[Editor’s note: This review may contain spoilers.]
Writer: Scott Snyder
Artists: Tula Lotay, Francesco Francavilla
The issue begins with Batman walking through a desert toward an unknown destination. He is wearing a specialized version of the Bat-suit – presumably designed for a desert environment.
Then the story cuts to Pamela Isley making a stop for supplies near Death Valley, Nevada. The storekeeper tells her that others had been there looking for her and attempts to blackmail him into not keeping his silence if they come back.
Pamela, also known as Poison Ivy, uses her powers to enthrall the storekeeper and orders him to keep her presence in Death Valley secret.
Arriving in Death Valley, Ivy stops at a single large tree, and changes into her Poison Ivy outfit and sets up camp. She then commences to work on her botanical research until she is interrupted by the unexpected arrival of Batman.
She uses her control of plant life to ensnare Batman in vines, but Batman insists that he’s not there to capture her, but to ask for her help.
Batman tells Ivy of a 14-year-old girl, an amateur botanist, was infected by the bacterial released by Mister Freeze last issue. Apparently the firebombing had failed to totally destroy the bacteria, and some of the surviving bacteria spread to Washington state, where young Lilly Seguro was infected.
Ivy suspects that Batman is holding something back from his story and demands to know what. So, he reveals that the strike force that came after Freeze is now coming for her. They have gotten wind of the biological weapons that Ivy has discovered in her research.
But Batman believes that Ivy isn’t looking for biological weapons in her research in Death Valley, but cures. Ivy tells Batman, that she believes the tree to be one of the “Great Copse” – trees that are reputed to cure disease and extend life. Legend tells that one such copse existed in Death Valley, and Ivy believes this tree to be the remnant of that copse.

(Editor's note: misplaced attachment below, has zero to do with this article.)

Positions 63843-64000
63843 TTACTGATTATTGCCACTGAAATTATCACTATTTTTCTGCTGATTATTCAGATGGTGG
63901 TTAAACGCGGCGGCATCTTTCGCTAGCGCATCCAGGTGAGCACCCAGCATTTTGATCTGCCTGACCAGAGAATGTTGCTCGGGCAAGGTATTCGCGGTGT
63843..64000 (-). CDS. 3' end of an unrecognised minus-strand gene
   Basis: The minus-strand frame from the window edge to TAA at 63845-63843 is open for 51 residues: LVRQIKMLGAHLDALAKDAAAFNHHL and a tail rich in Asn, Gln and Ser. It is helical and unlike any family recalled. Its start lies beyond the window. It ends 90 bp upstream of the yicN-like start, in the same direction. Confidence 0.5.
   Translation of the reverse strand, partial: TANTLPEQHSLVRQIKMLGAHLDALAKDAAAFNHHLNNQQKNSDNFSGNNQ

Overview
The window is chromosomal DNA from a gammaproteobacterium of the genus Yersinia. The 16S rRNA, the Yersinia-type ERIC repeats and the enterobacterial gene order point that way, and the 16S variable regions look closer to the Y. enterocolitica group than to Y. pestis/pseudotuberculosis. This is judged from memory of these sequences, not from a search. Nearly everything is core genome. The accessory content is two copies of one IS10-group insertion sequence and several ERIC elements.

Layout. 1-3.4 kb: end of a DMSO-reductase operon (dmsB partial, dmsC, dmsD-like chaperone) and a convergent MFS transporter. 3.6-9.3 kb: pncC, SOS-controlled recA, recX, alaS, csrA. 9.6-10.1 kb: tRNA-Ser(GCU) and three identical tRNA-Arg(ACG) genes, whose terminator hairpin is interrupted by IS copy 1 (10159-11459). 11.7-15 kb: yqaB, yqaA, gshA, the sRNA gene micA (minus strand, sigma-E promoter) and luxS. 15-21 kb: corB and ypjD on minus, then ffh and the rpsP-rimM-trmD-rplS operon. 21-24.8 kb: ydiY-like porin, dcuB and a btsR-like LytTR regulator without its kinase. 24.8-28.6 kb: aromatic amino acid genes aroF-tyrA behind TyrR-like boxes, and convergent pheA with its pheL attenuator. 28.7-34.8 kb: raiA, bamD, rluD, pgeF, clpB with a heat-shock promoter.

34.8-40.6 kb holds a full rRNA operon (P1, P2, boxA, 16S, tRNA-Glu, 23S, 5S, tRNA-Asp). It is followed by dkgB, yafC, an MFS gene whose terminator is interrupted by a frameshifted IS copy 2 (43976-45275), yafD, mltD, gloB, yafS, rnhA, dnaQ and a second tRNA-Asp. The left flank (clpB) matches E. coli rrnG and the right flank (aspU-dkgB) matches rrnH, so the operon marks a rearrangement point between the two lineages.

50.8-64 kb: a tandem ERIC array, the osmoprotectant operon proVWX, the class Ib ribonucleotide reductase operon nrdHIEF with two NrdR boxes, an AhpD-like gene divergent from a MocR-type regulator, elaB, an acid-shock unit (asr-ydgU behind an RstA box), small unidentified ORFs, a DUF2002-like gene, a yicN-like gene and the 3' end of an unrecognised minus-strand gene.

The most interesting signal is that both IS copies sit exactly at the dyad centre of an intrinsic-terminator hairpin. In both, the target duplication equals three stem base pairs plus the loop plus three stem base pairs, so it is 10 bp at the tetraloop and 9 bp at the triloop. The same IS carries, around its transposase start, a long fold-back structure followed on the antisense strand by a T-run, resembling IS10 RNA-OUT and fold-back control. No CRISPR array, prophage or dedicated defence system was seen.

Ivy still feels Batman is holding something back, and deduces that Lilly is already dead, and that the disease is spreading. What Batman really wants is a cure for everyone affected, and was using Lilly’s story to play on Ivy’s sympathies. Batman admits that Lilly has died and the disease is being called “Lilly’s Cradle” after her.
The strike force arrives, and Ivy kisses Batman to put him under her control, then orders him to defend her. The strike force members are using what Batman calls “quantum stealth”, which makes them invisible. Batman recognizes this technology and demands to know where they got it, and who they are, but gets no answers.
Batman and Ivy manage to fight them off, but the tree was destroyed in the battle, putting an end to her years of research into cures the tree could have provided.
Ivy angrily orders Batman to leave immediately, but Batman reveals that he isn’t actually under her control. He had been wearing wax lips when she kissed him. Batman was fighting to defend her of his own free will.
Touched by this, Ivy gives Batman a flower from which a possible cure for the bacteria might be created. However, she demands that Batman doesn’t allow the plague to be named after Lilly.
The second story opens with Duke Thomas having to solve a riddle to save his parents from the Riddler. Duke is unable to solve the riddle in time, but fortunately this scenario turns out to be only a simulation being run in the Batcave.
Batman ends the situation, admonishing Duke for running the simulation when he should be recuperating from his injuries. Batman and Duke discuss what’s really bothering Duke. Duke is worried that he won’t find himself like Batman’s other partners did when they went through the Cursed Wheel training.
Later, we see Duke quietly contemplating in his room at Wayne Manor. Eventually, Alfred enters to bring him breakfast, to find the room empty.
I am intrigued by this mysterious strike force. Why are they targeting Batman’s rogues gallery? Batman doesn’t know who they are, which in itself is quite a feat. So who are they, and what is their objective? They seem to be the connecting thread in the stories of the current arc, so I am certain we will learn more about them and their motivations in upcoming issues.
I loved the nod to the much-reviled Batman and Robin, in which Batman also made use of wax lips to avoid Ivy’s mind control kiss. Although a bit silly, it seems a plausible precaution to take with Ivy.
The second story featuring Duke Thomas seemed too short, and didn’t really advance his story much. Perhaps Duke’s story needs to have more space devoted to it. Maybe an issue dedicated to this story or his own mini-series might work better to move his story forward.
Despite a weak chapter in the backup storyline, the main story was strong and deepened the mystery of this strike force that is attacking Batman’s villains.